Meaning of jaded in English:


Pronunciation /ˈdʒeɪdɪd/

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Translate jaded into Spanish


  • 1Bored or lacking enthusiasm, typically after having had too much of something.

    ‘meals to tempt the most jaded appetites’
    • ‘Spectacle is the best word to describe the show; as it would enthuse the most jaded sybarite.’
    • ‘We all feel jaded and long for time to escape and revitalise. I'm consoled with the thought of leaving.’
    • ‘If you live for your online friends, you're never going to live in the real world and that will leave you jaded and unhappy.’
    • ‘In the meantime, what does the man forever jaded against television have to look forward to?’
    • ‘The fireworks may awaken the increasingly jaded viewer from his slumbers but invariably fail to unpick a single assumption.’
    • ‘The proper parents of today's jaded kids have their own problems with the circus.’
    • ‘Can anyone reassure me I'm being unpleasantly jaded and cynical… or has it crossed other minds?’
    • ‘The account reminds the reader that even a smirking, jaded loafer can be profoundly affected by tragedy.’
    • ‘Mirrors reflect burnished silver candelabras, enhancing the pleasure of jaded diners who've tasted it all.’
    • ‘But I think even the most jaded among us will be impressed with what Andree Cazabon has done.’
    • ‘Honestly, if you're too jaded to enjoy being a rock star, you're just too jaded to live.’
    • ‘I am so jaded by the whole process that I assume that things will basically work exactly the same as before, with a load of new acronyms.’
    • ‘I confess to have become so jaded as to find the practice rather tedious.’
    • ‘He is a jaded actor, past his prime and shooting an absurd commercial for Suntori Whiskey, for which he despises himself.’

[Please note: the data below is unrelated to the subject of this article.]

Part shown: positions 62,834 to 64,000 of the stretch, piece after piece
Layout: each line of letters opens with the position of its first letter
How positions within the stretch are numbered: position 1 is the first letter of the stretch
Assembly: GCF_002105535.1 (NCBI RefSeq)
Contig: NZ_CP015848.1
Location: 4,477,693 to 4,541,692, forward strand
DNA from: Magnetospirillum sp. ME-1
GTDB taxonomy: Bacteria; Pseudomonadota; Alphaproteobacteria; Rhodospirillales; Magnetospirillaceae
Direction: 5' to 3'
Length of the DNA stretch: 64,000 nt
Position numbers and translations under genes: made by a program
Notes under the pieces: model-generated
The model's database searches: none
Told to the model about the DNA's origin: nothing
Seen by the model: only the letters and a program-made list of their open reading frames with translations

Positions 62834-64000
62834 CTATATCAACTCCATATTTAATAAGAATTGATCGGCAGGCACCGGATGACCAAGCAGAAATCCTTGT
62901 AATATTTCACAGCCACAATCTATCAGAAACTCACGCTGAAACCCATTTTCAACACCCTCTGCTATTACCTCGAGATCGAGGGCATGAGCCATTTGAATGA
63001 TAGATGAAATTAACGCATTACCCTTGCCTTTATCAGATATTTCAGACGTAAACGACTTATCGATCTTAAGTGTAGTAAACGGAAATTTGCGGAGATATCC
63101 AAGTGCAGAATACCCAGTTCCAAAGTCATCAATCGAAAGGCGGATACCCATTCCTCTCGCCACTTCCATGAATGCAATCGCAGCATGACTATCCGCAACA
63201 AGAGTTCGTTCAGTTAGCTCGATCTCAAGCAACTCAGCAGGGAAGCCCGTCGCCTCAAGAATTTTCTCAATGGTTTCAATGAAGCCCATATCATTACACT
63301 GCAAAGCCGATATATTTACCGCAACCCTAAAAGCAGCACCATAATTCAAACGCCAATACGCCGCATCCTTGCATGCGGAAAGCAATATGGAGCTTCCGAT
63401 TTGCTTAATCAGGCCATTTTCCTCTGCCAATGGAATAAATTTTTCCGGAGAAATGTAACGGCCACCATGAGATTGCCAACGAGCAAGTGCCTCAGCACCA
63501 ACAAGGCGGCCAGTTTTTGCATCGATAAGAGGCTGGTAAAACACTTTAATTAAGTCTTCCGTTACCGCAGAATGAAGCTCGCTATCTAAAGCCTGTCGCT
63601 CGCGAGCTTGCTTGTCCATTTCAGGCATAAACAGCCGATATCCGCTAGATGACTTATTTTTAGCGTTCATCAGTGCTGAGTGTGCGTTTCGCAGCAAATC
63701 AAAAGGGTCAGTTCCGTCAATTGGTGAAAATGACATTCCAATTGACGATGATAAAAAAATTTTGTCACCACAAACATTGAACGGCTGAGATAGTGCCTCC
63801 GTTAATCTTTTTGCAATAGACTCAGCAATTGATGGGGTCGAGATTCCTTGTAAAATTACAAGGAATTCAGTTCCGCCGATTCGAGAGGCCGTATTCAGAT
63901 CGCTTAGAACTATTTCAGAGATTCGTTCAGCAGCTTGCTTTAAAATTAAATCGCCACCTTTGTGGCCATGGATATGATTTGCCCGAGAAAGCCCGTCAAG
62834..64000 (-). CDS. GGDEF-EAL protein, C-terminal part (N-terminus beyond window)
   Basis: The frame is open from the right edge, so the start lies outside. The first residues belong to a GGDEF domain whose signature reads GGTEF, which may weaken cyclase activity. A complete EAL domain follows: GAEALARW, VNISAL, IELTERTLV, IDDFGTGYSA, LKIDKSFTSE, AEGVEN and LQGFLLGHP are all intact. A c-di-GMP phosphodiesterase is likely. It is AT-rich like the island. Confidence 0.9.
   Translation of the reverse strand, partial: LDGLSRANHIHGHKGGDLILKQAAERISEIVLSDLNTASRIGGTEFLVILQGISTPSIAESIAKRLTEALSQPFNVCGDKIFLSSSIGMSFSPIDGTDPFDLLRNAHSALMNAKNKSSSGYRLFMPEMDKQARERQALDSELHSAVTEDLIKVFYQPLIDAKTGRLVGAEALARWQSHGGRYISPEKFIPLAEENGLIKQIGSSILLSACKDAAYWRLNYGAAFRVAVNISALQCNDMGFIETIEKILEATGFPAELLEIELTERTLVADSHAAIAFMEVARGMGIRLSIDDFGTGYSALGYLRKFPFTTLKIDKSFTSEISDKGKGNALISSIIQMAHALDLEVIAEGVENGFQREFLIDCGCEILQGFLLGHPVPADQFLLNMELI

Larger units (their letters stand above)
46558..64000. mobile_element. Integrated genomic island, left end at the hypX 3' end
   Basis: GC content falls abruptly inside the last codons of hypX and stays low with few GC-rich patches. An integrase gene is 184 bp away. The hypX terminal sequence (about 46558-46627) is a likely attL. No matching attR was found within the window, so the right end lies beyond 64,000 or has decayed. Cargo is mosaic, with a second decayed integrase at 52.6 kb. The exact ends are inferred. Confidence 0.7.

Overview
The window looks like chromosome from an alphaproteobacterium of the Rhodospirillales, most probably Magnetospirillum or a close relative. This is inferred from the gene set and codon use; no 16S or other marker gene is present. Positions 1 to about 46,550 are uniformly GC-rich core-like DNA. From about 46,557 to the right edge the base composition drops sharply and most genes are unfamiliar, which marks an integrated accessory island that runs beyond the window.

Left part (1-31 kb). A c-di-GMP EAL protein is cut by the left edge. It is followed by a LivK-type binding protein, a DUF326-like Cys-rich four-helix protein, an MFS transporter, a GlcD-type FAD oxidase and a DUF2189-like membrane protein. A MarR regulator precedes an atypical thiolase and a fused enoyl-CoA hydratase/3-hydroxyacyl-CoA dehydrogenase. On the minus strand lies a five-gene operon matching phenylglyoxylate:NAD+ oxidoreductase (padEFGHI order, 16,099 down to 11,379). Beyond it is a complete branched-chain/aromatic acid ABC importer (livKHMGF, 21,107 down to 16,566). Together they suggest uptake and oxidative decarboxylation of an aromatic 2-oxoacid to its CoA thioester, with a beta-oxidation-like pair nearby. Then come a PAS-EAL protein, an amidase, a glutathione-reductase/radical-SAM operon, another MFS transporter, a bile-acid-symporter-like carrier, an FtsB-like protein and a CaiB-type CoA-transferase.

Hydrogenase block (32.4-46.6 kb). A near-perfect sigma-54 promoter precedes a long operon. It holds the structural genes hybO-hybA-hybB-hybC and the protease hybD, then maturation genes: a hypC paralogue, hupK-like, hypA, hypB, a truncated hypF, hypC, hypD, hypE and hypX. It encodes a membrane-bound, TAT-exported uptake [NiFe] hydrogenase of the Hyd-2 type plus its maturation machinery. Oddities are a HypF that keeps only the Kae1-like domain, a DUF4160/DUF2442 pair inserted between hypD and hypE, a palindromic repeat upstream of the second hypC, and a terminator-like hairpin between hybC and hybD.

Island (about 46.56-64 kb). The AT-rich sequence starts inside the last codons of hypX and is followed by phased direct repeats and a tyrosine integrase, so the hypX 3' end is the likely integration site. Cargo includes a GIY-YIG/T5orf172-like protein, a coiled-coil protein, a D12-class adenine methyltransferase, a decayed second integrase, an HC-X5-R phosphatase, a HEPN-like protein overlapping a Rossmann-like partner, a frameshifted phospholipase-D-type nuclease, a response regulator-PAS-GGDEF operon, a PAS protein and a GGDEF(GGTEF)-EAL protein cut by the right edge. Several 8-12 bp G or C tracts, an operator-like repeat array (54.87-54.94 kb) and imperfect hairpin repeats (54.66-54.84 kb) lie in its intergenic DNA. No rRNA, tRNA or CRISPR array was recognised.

• ‘Now, he says, we are all so jaded that we are almost unshockable.’
    • ‘While at first glance brittle Callie is a somewhat tired stereotype of the jaded New Yorker, she's easy to warm up to.’
    • ‘His World Cup exertions have perhaps left him more mentally jaded than straining physically.’
    • ‘It's no great shakes when an old guy feels a bit tired and jaded, and unable to function as a poet for a while.’
    • ‘She is restless, seriously jaded and weary of the word processor.’
    • ‘I left the theatre, not raging at a failed masterpiece, but merely feeling a little jaded and nonplussed.’
    satiated, sated, surfeited, glutted, cloyed, gorged
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    1. 1.1Irish informal Physically tired; exhausted.
      • ‘I have to work tonight and I don't want to become totally jaded before I even get there’
      • ‘And she needs to ensure her second run around the course does not become tired and jaded - for us.’
      • ‘The wind and hail arrived with ten minutes left and the visitors looked tired and jaded.’
      • ‘Celtic soon lost their impetus and had the look of a jaded team.’
      • ‘Since it has aired I have been on tour and I am well jaded from it all.’
      • ‘The usually quicksilver striker is looking jaded and he had three opportunities to put Dundee ahead before Hibs took the lead.’
      tired, weary, tired out, wearied, worn out, exhausted, fatigued, overtired, sleepy, drowsy, sapped, dog-tired, spent, drained, jet-lagged, debilitated, prostrate, enervated, low
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Late 16th century (in the sense ‘disreputable’): from jade.